The Perfect Time for Castling

Rooks are perfect guardians of a king. Hence, only kings and rooks are allowed to castle. Castling is a strategic maneuver for strengthening a king's defenses. Here is a summary of the rules applying to castling in chess.

First rule is that castling should only involve a rook and its ally king. It cannot be two rooks or any other piece. It is strictly for a rook and its ally king. Second, the rook and the king involved should never have been moved since the beginning of a game. Third, the path between the king and the rook should be clear. And fourth, the king is not under check at the time of castling or will be under check after the same.

To castle, the king moves two squares towards the rook it is castling with, whether to the left or right. Then, the rook involved occupies the square the king has passed over. Castling considerably strengthens the defense of a territory, makes the king more secure, and positions the rook in a more strategic location than being uselessly confined to a corner.

Castling hastens the tandem team work of the 2 rooks. The distance between them is considerably shortened so they can work together sooner. Two rooks together are formidable defense pieces for a king and can effectively thwart even enemy queen attacks. Castling in chess fortifies the environs of a king at the start or at mid-play and initiates a strong support network of all pieces.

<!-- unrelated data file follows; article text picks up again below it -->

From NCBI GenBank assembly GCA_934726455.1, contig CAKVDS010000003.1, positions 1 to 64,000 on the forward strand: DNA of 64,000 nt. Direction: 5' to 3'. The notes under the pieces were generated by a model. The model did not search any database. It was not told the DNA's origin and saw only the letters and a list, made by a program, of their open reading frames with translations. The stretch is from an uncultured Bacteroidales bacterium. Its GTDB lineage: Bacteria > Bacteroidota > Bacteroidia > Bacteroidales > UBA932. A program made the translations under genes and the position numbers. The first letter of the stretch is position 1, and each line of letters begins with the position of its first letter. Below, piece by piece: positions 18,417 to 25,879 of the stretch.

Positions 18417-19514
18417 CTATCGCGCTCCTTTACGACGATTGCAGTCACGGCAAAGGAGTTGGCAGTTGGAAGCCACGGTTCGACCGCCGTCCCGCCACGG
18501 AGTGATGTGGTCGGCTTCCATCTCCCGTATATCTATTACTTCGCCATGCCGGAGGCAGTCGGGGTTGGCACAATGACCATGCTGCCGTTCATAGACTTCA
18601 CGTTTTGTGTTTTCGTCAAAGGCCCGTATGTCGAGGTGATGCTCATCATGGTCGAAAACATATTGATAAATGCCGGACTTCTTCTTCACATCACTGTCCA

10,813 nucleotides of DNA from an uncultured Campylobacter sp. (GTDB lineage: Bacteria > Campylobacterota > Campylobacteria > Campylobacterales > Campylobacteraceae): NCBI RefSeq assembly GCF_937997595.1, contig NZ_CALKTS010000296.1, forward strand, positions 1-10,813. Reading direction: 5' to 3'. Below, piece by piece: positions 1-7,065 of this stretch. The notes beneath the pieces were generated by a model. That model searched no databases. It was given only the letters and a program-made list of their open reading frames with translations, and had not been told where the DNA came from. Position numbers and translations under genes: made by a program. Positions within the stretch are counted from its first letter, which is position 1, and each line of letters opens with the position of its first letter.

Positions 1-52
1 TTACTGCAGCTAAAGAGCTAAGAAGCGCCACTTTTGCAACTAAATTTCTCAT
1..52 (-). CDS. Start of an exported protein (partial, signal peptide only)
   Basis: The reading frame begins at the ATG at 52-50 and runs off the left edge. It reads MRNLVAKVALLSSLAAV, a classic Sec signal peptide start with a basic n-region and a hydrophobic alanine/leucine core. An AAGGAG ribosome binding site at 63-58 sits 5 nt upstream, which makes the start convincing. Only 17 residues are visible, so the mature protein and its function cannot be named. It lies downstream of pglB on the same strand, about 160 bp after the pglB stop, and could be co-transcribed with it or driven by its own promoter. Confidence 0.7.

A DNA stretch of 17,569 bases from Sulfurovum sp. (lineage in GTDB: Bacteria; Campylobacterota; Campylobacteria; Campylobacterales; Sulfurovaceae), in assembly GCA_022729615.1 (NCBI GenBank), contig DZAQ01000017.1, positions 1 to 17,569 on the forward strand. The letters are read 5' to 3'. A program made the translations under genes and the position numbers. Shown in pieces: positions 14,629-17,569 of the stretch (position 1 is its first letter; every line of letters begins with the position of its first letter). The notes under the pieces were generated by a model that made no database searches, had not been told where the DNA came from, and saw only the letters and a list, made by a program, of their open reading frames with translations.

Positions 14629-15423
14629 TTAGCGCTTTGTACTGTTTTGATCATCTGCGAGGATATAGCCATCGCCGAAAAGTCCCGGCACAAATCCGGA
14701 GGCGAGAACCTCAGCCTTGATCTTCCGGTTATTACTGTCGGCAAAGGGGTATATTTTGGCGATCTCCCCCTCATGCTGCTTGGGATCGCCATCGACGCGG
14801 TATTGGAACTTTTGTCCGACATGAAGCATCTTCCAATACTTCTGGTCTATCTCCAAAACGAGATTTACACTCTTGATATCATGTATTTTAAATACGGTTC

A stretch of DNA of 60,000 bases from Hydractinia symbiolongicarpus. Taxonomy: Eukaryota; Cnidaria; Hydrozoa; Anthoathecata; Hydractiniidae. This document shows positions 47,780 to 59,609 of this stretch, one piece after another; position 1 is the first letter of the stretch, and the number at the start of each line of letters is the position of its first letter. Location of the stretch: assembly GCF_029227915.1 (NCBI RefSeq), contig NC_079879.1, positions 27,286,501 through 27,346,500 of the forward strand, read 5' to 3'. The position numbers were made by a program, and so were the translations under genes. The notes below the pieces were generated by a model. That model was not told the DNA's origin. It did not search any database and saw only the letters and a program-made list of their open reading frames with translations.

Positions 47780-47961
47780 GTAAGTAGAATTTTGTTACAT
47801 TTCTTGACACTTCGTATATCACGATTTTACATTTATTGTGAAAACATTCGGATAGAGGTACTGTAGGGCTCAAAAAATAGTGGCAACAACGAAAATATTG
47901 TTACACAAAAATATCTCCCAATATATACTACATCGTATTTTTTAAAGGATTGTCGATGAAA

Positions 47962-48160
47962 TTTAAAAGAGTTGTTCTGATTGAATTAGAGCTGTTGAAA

Castling can also offset the all-out war of the enemy focused on the center where our king originally stands. After the enemy has spent energy and time positioning the best enemy pieces for a final center assault, a simple castling would make all the enemy's efforts null and void, forcing a new set-up of attack. Thus, castling also enables us to control the enemy.

However, the worse time to castle is when the enemy has finished positioning an attack team at the left side of our board and we help the enemy by opting a castling with our left rook. This is not against chess rules but it's definitely against our interest. The strategy here is to castle opposite the build up of enemy forces. Remember; always think of our king's safety.

Castling in chess is an excellent way of protecting our king and also positioning our rook for an easier release. It's among the best ways of upsetting the enemy's plans against us.